(Glen Ridge, New York, 1933 – Sitges, Barcelona, 2016)

Raised in Fort Lauredale, Florida, Herbert Keeler-Klipstein, artistically known as Tony Keeler, began his photographic career in 1960, when he opened his first studio in Sitges, Barcelona.

Fresh off the boat, he found himself in an open and receptive environment where soon the word spread about a photographer whose portraits differed from the standard.

Keeler’s hyper-active eye continued working beyond the studio sessions. There was a universe out there, of interesting people to spot and capture, inspiring atmospheres to distill, rock and tree textures as fascinating as the wrinkles that map journeys on the faces of elderly people.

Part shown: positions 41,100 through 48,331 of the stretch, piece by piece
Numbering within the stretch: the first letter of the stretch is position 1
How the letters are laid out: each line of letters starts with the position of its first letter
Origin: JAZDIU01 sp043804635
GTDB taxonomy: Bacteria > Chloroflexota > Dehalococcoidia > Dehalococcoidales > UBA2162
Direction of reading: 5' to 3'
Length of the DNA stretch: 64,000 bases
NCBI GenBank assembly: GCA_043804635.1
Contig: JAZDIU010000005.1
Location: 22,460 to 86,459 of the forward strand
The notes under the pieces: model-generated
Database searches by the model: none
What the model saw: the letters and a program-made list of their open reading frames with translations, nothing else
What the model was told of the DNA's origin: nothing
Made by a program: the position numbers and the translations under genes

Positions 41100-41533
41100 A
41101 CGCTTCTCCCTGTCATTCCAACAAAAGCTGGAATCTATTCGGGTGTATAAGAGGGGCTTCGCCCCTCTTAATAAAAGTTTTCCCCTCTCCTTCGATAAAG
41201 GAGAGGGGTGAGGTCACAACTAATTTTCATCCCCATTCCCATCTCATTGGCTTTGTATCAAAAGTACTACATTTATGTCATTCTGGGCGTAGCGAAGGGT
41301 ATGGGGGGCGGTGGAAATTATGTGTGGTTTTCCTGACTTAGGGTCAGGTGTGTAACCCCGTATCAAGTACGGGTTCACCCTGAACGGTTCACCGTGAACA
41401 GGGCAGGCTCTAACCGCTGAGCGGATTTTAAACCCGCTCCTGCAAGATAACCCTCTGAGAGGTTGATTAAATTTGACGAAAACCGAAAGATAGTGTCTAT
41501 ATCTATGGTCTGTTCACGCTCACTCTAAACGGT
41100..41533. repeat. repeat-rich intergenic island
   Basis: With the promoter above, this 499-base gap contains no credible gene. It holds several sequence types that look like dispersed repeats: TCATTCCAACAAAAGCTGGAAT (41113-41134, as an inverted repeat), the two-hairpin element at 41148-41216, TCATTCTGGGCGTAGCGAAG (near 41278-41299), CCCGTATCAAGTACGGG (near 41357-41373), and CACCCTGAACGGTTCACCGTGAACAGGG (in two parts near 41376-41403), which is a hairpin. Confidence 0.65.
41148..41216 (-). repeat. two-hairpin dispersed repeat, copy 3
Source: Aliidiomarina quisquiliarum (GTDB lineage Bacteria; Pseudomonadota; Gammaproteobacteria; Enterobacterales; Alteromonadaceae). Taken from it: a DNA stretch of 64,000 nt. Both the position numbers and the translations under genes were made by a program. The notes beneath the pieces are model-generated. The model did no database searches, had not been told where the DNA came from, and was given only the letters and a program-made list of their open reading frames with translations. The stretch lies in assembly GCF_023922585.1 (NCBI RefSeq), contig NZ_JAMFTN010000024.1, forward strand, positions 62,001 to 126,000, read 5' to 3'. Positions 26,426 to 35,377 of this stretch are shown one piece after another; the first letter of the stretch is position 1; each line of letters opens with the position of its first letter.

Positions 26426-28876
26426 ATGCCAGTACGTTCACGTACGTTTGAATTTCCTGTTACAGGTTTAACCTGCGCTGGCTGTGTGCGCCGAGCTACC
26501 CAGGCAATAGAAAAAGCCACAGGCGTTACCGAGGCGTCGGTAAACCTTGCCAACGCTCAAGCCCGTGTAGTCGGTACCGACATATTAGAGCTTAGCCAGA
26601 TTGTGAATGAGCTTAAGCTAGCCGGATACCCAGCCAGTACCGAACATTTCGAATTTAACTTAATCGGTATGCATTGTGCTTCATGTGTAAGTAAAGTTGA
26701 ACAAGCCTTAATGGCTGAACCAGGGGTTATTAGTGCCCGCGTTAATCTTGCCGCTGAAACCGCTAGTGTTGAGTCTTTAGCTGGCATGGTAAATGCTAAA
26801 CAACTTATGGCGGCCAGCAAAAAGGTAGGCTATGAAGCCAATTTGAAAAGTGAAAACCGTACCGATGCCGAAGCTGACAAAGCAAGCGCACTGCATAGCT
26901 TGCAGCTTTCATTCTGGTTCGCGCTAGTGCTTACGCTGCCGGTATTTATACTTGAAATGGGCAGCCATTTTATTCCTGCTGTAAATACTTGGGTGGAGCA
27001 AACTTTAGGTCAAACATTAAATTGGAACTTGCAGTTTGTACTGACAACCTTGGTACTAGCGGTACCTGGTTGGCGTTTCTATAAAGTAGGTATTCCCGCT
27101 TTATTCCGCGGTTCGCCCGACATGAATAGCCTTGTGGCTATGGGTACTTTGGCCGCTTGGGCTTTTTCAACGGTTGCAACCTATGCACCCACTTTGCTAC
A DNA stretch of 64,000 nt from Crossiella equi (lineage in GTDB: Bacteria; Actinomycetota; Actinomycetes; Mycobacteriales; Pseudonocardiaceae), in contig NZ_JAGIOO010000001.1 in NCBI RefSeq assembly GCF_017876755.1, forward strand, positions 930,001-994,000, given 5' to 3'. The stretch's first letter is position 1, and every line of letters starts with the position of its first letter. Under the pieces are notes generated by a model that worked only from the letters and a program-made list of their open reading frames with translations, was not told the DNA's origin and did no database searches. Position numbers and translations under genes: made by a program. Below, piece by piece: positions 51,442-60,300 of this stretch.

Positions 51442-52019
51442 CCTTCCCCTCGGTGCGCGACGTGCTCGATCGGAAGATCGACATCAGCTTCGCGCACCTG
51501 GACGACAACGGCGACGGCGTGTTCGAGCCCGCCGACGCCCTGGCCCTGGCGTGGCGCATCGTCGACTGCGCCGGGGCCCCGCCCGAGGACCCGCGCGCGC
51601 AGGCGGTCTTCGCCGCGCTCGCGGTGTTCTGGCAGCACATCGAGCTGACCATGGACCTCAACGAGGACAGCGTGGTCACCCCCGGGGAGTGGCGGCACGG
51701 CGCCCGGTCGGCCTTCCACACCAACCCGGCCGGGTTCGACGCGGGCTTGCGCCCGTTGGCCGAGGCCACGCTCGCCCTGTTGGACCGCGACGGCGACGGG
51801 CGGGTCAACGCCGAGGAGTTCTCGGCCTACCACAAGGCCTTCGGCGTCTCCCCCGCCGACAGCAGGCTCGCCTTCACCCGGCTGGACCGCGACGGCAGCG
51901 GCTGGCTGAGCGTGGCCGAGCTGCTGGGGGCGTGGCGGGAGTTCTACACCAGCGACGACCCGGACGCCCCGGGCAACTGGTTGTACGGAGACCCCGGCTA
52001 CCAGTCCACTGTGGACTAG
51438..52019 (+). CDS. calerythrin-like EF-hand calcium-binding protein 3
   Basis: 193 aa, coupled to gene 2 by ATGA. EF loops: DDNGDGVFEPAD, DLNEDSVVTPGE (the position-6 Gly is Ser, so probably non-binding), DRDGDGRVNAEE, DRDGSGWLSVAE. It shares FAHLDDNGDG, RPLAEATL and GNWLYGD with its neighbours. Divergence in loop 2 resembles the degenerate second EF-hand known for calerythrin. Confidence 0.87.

What motivated him?  A search for some sort of universal human essence that connects us all?  A need to communicate? Tony Keeler never articulated answers to these questions, as he was mainly driven by impulse and intuition.

His experimentation with different photographic mediums and techniques resulted in a range of different styles and themes. Thus, Keeler’s archives display grainy mysterious images alongside clear, realistic ones; in some, the tones are blended, while in others, the contrasts have been forced through the developing process; black and white prevails, but color is also an important feature.

Tony Keeler’s photographs are not easy to classify. However, there are recognizable traits across his entire work, which can be summed as a pursuit of visual poetry.